Film about musicians’ escape from Nazis
Orchestra of Exiles — a feature-length documentary about how renowned Polish violinist Bronislaw Huberman put his career on hold to help fellow European-Jewish musicians escape Nazi persecution in the 1930s and emigrate to Palestine — will be shown Sunday, Nov. 2, at Howard County Community College.
The musicians went on to form an orchestra that later became the world-famous Israeli Philharmonic Orchestra.
The documentary is part of a cultural program sponsored by the Jewish Federation of Howard County. A live musical prelude at 3 p.m. will begin the event.
The musical piece, selections from “The Terezin Suite,” will be played by a quartet of Howard County High School GT (Gifted and Talented) Orchestra members. The piece was written by prisoners in the Terezin (also called Theresienstadt) concentration camp.
Discovering forgotten music
Violinist and Howard County resident Ronald Mutchnik, who is the chamber music coach for the performing students, came across the musical pieces in a discarded bin.
“The four pieces that were written by Terezin concentration camp victims went almost unnoticed,” he said. “I found them some years back in a small bin of music that had been discontinued for publication in Dale’s Music Company in Silver Spring,” he said.
“I looked through the music and realized what a treasure it was. All the moods associated with the Holocaust were encapsulated tellingly in these four pieces, from abject despair and pain, to looking beyond the horror to a better world.”
The Orchestra of Exiles documentary retraces through interviews and reenactments Huberman’s efforts to create what was then known as the Palestine Symphony Orchestra, which debuted in December 1936 under the direction of Arturo Toscanini, a strong opponent of the Nazi regime.
It details how Huberman rescued nearly 1,000 Jewish musicians and their families. The film, directed by Josh Aronson, also shows how famous Jews and leading historical figures, such as Albert Einstein, played a vital part in creating the orchestra.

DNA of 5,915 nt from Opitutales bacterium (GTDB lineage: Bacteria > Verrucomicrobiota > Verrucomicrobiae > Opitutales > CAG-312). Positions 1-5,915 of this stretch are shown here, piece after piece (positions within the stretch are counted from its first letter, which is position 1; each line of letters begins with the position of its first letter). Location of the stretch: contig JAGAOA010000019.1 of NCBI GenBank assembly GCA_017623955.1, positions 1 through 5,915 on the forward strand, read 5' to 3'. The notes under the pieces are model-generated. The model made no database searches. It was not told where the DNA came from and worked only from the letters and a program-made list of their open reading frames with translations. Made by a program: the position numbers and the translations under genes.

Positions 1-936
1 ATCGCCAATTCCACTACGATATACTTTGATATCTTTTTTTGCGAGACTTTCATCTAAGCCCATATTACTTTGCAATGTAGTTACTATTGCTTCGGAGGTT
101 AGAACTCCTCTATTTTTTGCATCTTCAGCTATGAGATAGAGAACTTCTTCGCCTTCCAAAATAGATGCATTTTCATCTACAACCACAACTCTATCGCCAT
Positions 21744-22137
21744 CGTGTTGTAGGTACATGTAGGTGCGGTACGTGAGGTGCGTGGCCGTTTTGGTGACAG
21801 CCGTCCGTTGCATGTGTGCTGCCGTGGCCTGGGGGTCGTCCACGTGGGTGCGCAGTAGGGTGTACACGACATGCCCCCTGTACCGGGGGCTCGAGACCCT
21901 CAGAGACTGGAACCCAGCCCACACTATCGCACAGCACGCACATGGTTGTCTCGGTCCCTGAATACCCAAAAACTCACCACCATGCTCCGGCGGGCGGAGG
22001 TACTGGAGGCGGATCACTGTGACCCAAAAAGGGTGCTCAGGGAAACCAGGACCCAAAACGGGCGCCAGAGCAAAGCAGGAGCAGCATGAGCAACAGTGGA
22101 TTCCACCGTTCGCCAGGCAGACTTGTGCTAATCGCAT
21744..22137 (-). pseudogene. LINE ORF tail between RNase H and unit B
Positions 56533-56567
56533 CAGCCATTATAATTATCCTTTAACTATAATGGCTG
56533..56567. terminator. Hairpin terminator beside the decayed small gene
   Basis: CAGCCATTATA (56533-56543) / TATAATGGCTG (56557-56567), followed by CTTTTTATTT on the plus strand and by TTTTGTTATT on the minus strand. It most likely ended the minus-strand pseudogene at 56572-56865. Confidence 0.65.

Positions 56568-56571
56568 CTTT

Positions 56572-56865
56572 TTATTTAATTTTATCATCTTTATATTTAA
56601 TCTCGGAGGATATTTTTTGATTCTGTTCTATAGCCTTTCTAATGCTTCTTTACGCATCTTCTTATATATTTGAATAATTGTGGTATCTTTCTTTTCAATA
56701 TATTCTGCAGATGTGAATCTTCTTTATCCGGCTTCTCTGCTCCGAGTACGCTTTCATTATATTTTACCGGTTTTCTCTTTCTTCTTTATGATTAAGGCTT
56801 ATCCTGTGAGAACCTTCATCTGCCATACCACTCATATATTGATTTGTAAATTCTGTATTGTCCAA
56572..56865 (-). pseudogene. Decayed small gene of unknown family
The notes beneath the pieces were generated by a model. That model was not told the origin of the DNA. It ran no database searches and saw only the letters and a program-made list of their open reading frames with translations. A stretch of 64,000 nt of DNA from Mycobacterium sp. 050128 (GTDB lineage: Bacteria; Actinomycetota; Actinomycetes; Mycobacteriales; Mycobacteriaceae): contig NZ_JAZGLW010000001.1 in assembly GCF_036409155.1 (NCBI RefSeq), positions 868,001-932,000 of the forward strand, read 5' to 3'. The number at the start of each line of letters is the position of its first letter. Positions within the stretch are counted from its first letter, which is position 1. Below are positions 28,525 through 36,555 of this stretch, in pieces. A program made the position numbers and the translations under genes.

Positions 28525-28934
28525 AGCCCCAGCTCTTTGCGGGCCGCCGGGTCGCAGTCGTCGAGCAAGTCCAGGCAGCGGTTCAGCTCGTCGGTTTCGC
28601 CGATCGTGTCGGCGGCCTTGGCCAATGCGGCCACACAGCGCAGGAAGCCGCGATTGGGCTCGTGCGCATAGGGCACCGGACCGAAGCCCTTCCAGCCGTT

Among the leading contemporary musicians interviewed are Zubin Mehta and world famous violinists Pinchas Zukerman and Joshua Bell.
The film also mentions how Bell obtained Huberman’s Stradivarius some 65 years after it was stolen in New York.
Julian Altman, a freelance violinist who had a stint with the National Symphony Orchestra in Washington during WWII, made a death-bed confession to his wife in 1985 that he had bought the violin, knowing it had been stolen from Huberman’s dressing room during a 1936 Carnegie Hall concert. (Some versions of the story say he stole it himself.) Altman painted the violin and played it for many years, keeping its identity secret.
The violin was returned to the Lloyd’s of London insurance company, and purchased in 2001 by Bell for more than $3 million.
In 2007, Bell played that violin at the L’Enfant Plaza Metro station in Washington, D.C. The “performance” was part of an experiment to see how many people in a rush-hour crowd would stop to listen to beautiful music coming from a magnificent instrument played by a famous musician posing as a street performer in a baseball cap.
An article about the stunt in the Washington Post reported that 27 people stopped to listen and 1,070 people passed Bell by without paying him any attention.
Reserved tickets for the event, which can be obtained through the federation’s website, www.JewishHowardCounty.org, cost $18; $15 for students. Entrance at the door is $20. Call (410) 730-4976 for more information.
After the screening, a private reception for the federation’s Knesset Club members will be held at the Horowitz Visual and Performing Arts Center, where guitarist Bruce Casteel will perform. Casteel won an Outstanding Artist Howie Award in 2013. The Howies are presented to major contributors to the arts of Howard County.
Knesset Club members donate $100 a month, or $1,200 annually, to the federation’s group, which hosts a variety of events for the community.